Monday night on ESPN, six professional sports league commissioners from across the country appeared on a SportsCenter Special hosted by Mike Greenberg which dealt with “the return of sports” and also touched on recent civil unrest around the country.
As all know, the coronavirus pandemic has halted play in every sports league in America, but as the country begins to slowly reopen, professional sports leagues will be looked at to either continue or start the seasons.
The six commissioners who participated: Roger Goodell (NFL), Adam Silver (NBA), Rob Manfred (MLB), Gary Bettman (NHL), Cathy Engelbert (WNBA) and Don Garber (MLS).
MANFRED is under the most scrutiny right now.
Last week, he said there was a “100 percent chance that baseball will be played this season.” On Monday, he heavily walked back that statement and then insinuated that he’s “not confident” there will be a season, citing what he called an “end to good faith negotiations” by the players over financial issues as well as health and safety issues among other factors. The players association is placing the burden of blame on the league, saying the league is the entity not operating in good faith.
Ongoing discussions between the league and the players association have been tense, and now there is a real risk that baseball may not return until the 2021 season.
“The owners are committed to trying to find a way through this and getting the game back on the field,” said Manfred, hopeful that future communication between the league and the players association can be cooperative. “It remains their strong preference to get back on the field with agreement of the players.”
Manfred admitted that the situation with baseball — the only league without some sort of current plan in place to return — has been a disaster.
BETTMAN and the NHL have announced a return to play outline, one that has a 24-team playoff tournament in two hub cities to be determined.
The Buffalo Sabres won’t be participating in that bracket, but the rough August to October timeframe is set with a playoff bracket which includes meaningful hockey games for the first time since March 11, despite these upcoming playoff games not having fans. Usually 16 teams would make the playoffs, but the league decided on more teams because they had a number of teams on the bubble with a legitimate chance of making the playoffs, and the league granted a “play-in round” for those teams 17-24.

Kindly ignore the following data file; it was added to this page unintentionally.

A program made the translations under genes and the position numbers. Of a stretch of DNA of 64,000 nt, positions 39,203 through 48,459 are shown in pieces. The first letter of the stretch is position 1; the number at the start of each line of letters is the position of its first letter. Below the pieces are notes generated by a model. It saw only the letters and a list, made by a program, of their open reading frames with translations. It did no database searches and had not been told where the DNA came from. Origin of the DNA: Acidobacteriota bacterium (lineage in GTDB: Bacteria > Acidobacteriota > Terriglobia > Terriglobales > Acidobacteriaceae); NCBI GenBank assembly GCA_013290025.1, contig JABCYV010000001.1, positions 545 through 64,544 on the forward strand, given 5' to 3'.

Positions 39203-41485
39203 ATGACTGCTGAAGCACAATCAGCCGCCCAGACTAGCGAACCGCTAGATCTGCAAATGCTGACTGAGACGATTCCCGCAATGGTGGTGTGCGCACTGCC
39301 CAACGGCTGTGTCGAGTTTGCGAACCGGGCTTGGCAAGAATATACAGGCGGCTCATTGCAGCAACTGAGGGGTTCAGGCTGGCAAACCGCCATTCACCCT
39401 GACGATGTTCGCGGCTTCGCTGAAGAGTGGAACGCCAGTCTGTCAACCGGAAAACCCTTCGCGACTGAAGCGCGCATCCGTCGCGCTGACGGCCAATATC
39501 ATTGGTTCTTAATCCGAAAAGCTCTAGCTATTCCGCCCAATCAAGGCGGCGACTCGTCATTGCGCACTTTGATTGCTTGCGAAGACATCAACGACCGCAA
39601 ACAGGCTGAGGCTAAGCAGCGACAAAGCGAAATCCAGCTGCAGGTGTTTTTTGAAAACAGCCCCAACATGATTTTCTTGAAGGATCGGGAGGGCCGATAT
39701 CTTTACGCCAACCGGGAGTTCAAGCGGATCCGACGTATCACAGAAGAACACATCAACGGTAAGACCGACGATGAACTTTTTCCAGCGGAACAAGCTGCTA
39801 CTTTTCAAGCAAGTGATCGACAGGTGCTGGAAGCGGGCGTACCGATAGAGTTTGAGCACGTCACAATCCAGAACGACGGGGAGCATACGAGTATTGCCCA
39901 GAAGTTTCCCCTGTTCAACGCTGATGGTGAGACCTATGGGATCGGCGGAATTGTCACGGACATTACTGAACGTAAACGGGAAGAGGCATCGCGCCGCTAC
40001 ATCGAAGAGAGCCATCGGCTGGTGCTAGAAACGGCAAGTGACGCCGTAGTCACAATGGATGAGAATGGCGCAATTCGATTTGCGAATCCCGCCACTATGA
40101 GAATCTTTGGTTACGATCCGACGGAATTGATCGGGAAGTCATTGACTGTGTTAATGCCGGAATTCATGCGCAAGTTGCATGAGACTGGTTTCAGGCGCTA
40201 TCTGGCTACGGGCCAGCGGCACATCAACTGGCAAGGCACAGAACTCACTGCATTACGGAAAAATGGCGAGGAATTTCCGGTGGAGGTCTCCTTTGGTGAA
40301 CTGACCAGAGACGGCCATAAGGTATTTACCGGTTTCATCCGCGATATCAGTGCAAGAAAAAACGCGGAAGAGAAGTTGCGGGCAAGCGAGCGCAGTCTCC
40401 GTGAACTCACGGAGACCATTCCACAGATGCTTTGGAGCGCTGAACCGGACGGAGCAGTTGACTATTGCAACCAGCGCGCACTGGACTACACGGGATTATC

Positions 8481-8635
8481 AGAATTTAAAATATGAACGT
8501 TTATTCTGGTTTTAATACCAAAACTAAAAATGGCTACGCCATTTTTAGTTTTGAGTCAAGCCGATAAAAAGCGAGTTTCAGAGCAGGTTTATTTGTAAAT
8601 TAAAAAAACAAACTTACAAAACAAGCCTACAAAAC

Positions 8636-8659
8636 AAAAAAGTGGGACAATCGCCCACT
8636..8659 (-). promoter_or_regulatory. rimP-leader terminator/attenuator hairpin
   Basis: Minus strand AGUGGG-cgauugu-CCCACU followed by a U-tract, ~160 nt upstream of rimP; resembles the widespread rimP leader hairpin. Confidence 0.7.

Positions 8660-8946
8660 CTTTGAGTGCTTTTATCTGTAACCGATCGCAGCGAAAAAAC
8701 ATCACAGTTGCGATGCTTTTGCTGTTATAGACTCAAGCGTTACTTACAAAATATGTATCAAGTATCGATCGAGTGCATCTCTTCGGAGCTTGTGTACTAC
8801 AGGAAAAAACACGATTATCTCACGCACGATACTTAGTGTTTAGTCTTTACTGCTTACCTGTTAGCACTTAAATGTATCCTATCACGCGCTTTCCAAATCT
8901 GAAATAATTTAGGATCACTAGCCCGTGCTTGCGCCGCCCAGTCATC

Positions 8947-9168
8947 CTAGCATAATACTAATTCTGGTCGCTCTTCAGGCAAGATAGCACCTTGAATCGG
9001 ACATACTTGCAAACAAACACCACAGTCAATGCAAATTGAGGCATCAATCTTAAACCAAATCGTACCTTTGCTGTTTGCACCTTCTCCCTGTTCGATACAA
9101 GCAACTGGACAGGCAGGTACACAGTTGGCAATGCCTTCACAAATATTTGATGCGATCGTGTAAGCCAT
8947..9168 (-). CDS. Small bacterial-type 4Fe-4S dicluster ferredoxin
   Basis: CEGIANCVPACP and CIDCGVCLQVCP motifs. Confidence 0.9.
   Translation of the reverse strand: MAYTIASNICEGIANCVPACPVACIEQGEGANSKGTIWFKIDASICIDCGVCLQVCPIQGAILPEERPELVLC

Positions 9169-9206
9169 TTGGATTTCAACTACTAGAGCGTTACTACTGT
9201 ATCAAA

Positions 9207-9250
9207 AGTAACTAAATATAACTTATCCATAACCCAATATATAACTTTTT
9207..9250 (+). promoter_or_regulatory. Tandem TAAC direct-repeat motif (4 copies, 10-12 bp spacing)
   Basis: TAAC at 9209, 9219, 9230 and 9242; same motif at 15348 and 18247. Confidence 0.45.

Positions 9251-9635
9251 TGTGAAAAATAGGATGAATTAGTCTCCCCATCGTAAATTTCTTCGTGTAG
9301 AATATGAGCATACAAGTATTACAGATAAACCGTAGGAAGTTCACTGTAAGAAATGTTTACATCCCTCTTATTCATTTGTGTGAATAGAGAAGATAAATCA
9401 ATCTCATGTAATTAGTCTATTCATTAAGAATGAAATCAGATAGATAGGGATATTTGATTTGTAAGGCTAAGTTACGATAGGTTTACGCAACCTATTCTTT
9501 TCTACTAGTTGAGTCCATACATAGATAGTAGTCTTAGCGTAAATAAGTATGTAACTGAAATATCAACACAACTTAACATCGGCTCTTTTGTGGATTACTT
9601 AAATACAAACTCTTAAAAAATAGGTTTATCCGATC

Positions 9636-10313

The bracket contains several rounds of Best-of-7 series, similar to how the Stanley Cup Playoffs would operate. The league’s return-to-play plan includes a training camp (slated to begin July 10) to give players ample time before the playoffs so they can get back into “game ready shape” as some haven’t skated in months. Players and supporting personnel will be tested daily in those hub cities, and any positive test will result in isolation of a particular player but Bettman said a few isolated positive tests shouldn’t interfere with plans and the ability to move forward to crown a champion. A widespread outbreak, though, would be problematic.
“Everybody can feel good based on the combination of the play-in round and the way we’re going to run the playoffs, that this will be a full competition that will bring out the best in our teams and our players, and the Stanley Cup champion will be deserving of that crown and the most storied trophy in all of sports,” Bettman said.
THE NBA also has a return date, set for July 30, with 22 teams set for play, also at the ESPN Wide World of Sports Complex in Kissimmee, Fla. Each of the 22 teams (the 16 teams currently in a playoff spot plus six teams who are close to the eighth seed in each conference) will play eight regular season games followed by a standard 16-team playoff bracket. Several players have expressed hesitation in returning for a variety of reasons, though.